(WFLA) — Social media sites and apps are places that encourage people to post profiles of themselves—complete with pictures, interests, and even journals—so they can meet like-minded friends. Most also offer chat rooms. Most sites and apps are free; some restrict membership by age.
According to the FBI, these sites and apps can be appealing to child sexual predators, too because the apps offer easy and immediate access to information about potential victims. Even worse, kids want to look cool, so they sometimes post suggestive photos of themselves.
The FBI receives hundreds of complaints per year about children who have been victims of criminal incidents on social media networks. These incidents include but are not limited to:
- Adults posing as children, or children who are about the same age as the victim, who travel to abuse the child, or use the information to cyber-bully.
- Adults posing as children who convince the child to expose themselves and/or perform sexual acts over webcam and later extort the child to perform additional acts.
According to an internet safety pamphlet recently published by The National Center for Missing & Exploited Children (NCMEC), a survey of 12 to 17 year-olds revealed that 38 percent had posted self-created content to social media, that included photos, videos, artwork, or stories.
Another survey of 10 to 17 year-olds revealed 46 percent admit to having given out their personal information to someone they did not know.
The FBI says that the likelihood that kids will give out personal information over the Internet increases with age, with 56 percent of 16 to 17 year-olds most likely to share personal information.
Children often don’t realize that they cannot “take back” the online texts and images they post. They also may not know that individuals with access to this information can save and forward these postings to an unlimited number of users.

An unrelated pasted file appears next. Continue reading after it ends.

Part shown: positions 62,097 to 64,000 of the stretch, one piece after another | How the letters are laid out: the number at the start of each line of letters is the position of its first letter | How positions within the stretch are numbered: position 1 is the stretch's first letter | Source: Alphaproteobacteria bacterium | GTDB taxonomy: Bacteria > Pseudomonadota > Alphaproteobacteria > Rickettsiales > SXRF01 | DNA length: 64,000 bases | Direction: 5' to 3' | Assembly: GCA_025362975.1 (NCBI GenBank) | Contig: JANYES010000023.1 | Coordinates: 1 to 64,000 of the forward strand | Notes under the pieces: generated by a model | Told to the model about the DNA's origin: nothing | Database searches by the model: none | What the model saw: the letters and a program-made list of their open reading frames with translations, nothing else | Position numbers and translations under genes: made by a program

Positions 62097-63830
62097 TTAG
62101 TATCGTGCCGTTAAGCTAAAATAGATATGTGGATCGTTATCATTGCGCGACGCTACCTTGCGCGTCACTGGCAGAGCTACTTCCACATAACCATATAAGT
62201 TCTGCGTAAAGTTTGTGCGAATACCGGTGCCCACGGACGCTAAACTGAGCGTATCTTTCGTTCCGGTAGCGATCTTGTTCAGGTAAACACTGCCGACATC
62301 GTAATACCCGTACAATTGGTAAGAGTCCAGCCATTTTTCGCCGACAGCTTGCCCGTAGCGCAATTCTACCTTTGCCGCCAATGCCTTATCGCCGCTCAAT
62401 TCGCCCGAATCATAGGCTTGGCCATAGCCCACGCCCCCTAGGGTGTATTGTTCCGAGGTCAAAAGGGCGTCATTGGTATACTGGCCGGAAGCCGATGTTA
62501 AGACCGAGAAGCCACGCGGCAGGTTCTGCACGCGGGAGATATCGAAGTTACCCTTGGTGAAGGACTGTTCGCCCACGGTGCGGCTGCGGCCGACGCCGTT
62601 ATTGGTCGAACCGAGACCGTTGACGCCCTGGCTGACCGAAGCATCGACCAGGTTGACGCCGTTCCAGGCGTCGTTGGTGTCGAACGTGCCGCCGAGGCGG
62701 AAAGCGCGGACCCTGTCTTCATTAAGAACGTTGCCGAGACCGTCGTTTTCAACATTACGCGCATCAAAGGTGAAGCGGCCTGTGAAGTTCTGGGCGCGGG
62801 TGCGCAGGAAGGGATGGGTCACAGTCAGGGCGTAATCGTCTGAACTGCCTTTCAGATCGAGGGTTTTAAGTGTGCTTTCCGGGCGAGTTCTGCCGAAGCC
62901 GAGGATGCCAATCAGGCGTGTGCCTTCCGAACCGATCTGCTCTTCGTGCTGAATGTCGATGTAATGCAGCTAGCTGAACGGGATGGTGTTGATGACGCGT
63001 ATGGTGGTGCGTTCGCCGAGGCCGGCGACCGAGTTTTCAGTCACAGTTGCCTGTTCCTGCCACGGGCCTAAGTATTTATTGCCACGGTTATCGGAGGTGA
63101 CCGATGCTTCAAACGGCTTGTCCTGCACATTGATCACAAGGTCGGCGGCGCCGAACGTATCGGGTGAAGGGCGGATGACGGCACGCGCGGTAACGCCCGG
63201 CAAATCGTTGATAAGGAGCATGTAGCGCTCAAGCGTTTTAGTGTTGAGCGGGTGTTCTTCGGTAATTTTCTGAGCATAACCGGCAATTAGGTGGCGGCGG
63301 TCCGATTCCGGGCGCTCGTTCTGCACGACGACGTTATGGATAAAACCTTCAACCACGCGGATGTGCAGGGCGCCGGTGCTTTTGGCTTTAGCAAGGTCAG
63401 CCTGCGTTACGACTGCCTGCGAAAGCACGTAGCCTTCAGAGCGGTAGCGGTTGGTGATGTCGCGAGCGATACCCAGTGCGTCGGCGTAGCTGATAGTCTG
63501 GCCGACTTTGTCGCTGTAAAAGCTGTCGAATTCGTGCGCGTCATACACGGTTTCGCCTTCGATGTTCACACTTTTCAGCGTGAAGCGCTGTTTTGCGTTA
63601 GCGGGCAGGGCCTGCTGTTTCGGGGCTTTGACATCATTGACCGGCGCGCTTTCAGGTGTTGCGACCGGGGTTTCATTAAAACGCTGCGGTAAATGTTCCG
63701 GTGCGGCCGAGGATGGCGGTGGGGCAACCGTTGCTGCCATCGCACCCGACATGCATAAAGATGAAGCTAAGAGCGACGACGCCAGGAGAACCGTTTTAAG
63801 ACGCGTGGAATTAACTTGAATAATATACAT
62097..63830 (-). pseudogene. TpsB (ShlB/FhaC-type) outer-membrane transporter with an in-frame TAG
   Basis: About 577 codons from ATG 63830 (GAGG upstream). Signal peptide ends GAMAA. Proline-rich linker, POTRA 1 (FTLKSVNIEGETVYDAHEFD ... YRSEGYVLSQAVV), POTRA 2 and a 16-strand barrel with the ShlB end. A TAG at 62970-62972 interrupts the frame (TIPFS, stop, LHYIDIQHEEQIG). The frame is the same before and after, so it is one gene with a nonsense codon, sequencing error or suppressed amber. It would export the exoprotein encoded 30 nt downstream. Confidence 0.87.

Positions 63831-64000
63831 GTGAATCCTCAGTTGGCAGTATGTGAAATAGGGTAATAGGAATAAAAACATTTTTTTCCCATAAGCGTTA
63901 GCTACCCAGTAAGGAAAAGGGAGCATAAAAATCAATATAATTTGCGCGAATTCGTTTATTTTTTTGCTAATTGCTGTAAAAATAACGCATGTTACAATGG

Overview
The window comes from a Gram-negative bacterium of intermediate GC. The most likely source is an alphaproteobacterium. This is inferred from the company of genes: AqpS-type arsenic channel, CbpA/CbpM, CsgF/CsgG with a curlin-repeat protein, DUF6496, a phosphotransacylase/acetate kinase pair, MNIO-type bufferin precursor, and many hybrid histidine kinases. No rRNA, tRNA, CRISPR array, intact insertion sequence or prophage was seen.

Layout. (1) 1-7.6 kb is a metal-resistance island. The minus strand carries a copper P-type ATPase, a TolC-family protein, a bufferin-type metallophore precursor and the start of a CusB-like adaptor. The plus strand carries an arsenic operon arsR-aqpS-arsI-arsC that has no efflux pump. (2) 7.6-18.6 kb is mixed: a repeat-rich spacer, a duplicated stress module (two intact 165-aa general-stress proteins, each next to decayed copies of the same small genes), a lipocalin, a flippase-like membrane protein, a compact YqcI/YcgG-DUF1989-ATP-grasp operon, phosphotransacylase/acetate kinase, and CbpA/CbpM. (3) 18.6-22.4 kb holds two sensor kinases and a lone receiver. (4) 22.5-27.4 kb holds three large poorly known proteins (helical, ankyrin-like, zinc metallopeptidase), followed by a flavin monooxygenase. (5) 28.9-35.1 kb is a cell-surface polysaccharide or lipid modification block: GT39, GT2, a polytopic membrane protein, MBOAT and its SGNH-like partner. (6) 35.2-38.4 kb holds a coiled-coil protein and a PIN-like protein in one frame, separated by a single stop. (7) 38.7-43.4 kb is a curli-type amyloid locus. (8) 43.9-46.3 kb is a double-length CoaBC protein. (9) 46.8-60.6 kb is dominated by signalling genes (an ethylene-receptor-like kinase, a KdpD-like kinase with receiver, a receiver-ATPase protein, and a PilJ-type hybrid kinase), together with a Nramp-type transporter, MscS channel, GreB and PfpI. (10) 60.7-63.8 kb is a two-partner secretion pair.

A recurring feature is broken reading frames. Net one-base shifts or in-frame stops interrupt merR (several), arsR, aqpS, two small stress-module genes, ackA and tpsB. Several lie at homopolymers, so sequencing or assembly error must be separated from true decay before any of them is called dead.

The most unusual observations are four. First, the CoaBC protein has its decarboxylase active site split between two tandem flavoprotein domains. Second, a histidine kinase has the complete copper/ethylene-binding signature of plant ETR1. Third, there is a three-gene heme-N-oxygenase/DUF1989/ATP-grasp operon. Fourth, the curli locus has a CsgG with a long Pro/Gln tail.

Kids may not realize the potential ramifications of their online activities. They can face consequences for posting harmful, explicit, dangerous, or demeaning information online, including being humiliated in front of their families and peers and being suspended from school. They can also face criminal charges and be denied employment or entry into college.
What can you do to keep your children safe?
Most importantly, be aware and involved:
- Monitor your children’s use of the internet; keep your internet computer in an open, common room of the house, and check their phone.
- Tell your kids why it’s so important not to disclose personal information online.
- Check your kids’ profiles and what they post online.
- Read and follow the safety tips provided on the sites.
- Report inappropriate activity to the website or law enforcement immediately.
- Explain to your kids that once images are posted online they lose control of them and can never get them back.
- Only allow your kids to post photos or any type of personally identifying information on websites with your knowledge and consent, this goes for apps as well.
- Instruct your kids to use privacy settings to restrict access to profiles, so only the individuals on their contact lists are able to view their profiles.
- Remind kids to only add people they know in real life to their contact lists.
- Encourage kids to choose appropriate screen names or nicknames.
- Talk to your kids about creating strong passwords.
- Visit social media networking websites with your kids, and exchange ideas about acceptable versus potentially risky websites and apps.
- Ask your kids about the people they are communicating with online.
- Make it a rule with your kids that they can never give out personal information or meet anyone in person without your prior knowledge and consent. If you agree to a meeting between your child and someone they met online, talk to the parents/guardians of the other individual first and accompany your kids to the meeting in a public place.
- Encourage your kids to consider whether a message is harmful, dangerous, hurtful, or rude before posting or sending it online, and teach your kids not to respond to any rude or harassing remarks or messages that make them feel scared, uncomfortable, or confused and to show you the messages instead.
- Educate yourself on the websites, software, and apps that your child uses.
- Don’t forget their cell phones! They all have the functionality of a home computer.
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